OMB Approves Three Parts Of FCC's Terrestial Exemption Decision: Sources

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Federal Communications Commission
sources confirm that the Office of Management and Budget has approved the three
portions of the agency's terrestrial exemption decision that required vetting
under the Paperwork Reduction Act.
That means the FCC can start dealing with
complaints under the rule change as soon as those portions are published in the
Federal Register.
The
commission in January voted to scrap that exemption and create the rebuttable presumption that MSO's that do not allow nondiscriminatory access to co-owned terrestrial nets are
violating access mandates that previously had been interpreted as applying only
to satellite-delivered nets.
The
three elements of that decision that just got approved are the ones that deal
with the filing and processing of program- access complaints. The rule change
had gone into effect April 2, but the FCC's ability to deal with complaints
based on the change have not taken effect, as the agency awaited OMB approval and publication
in the Federal Register. With that approval now secured, various sources say
that publication should come in the next few days.
OMB has
to vet any information collection requirements in new rules or rule changes to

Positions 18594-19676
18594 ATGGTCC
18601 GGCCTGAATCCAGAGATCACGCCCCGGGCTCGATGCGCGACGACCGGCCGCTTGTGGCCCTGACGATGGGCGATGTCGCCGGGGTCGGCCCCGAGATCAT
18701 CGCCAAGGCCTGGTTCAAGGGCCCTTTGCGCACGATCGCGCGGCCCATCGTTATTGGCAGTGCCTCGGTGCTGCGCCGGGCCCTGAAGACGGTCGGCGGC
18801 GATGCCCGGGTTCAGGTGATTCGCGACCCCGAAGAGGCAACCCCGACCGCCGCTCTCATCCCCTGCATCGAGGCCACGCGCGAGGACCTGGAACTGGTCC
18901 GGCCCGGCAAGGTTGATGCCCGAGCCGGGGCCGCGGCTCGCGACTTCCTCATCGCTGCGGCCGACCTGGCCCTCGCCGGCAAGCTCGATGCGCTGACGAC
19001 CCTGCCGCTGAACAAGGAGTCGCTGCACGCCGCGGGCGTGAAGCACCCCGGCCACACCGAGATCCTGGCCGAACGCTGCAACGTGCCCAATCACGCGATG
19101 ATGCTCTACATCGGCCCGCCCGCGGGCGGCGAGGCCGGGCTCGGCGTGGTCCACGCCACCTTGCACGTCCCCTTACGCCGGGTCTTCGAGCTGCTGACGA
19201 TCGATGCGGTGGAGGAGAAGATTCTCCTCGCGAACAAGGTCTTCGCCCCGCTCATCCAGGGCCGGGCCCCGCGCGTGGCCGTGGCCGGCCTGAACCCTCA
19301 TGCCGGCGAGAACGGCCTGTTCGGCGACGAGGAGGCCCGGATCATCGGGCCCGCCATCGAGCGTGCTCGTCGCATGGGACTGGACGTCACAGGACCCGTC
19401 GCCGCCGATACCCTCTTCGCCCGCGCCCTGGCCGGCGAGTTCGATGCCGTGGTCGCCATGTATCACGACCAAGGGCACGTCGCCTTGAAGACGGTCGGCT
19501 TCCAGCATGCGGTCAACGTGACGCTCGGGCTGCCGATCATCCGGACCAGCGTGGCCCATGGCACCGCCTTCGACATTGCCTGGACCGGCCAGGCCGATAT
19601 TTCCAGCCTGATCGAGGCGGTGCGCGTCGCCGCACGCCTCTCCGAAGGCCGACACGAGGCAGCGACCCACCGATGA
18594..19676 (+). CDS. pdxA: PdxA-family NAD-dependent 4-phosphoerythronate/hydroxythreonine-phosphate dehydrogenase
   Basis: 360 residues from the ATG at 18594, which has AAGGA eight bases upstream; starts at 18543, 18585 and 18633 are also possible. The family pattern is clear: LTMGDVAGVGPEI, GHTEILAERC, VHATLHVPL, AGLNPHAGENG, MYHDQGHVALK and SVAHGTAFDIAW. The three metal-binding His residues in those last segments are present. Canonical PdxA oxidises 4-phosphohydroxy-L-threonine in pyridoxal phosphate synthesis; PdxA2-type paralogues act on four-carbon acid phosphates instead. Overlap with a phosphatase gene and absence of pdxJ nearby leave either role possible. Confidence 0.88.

make sure they are not overly burdensome in the dead tree--or virtual dead
tree--department. The National Cable & Telecommunications Association had filed
a letter with OMB pointing to the paperwork burdens of the changes, but that
was rejected.
In light
of the rule change, AT&T had asked the FCC to review an earlier complaint
against Cox over access to its terrestrially delivered San Diego net, Channel
4, which carries the San Diego Padres games. But that complaint is likely moot
since Cox several weeks ago informed AT&T, Dish Network and DirecTV that the
channel was available for carriage
.
Cox
spokesman Todd Smith said that the rule change is partly behind the decision to
make it available, but that it was not timed to coincide with the OMB approval.
Comcast has taken some heat over its terrestrially delivered net in Philly.
 "[W]e have no changes to the distribution of Comcast Sportsnet
Philadelphia to announce," said a spokesperson. "We are not
challenging the FCC rule and plan to address any complaints if and when they
are filed."
In fact,
when announcing the FCC's decision in January, the FCC also signaled it had in
mind sports nets in San Diego, Philadelphia and New York.
AT&T
filed a complaint against Cablevision last year over access to its HD
programming--Cablevision has challenged the FCC's terrestrial exemption
decision in court. Part of that exemption
decision was that MVPDs will not be able to deliver a standard-definition
version of a regional sports network and withhold the HD version as a way of
complying with access requirements. The HD version is treated as a separate
service for purposes of filing program-access
complaints.

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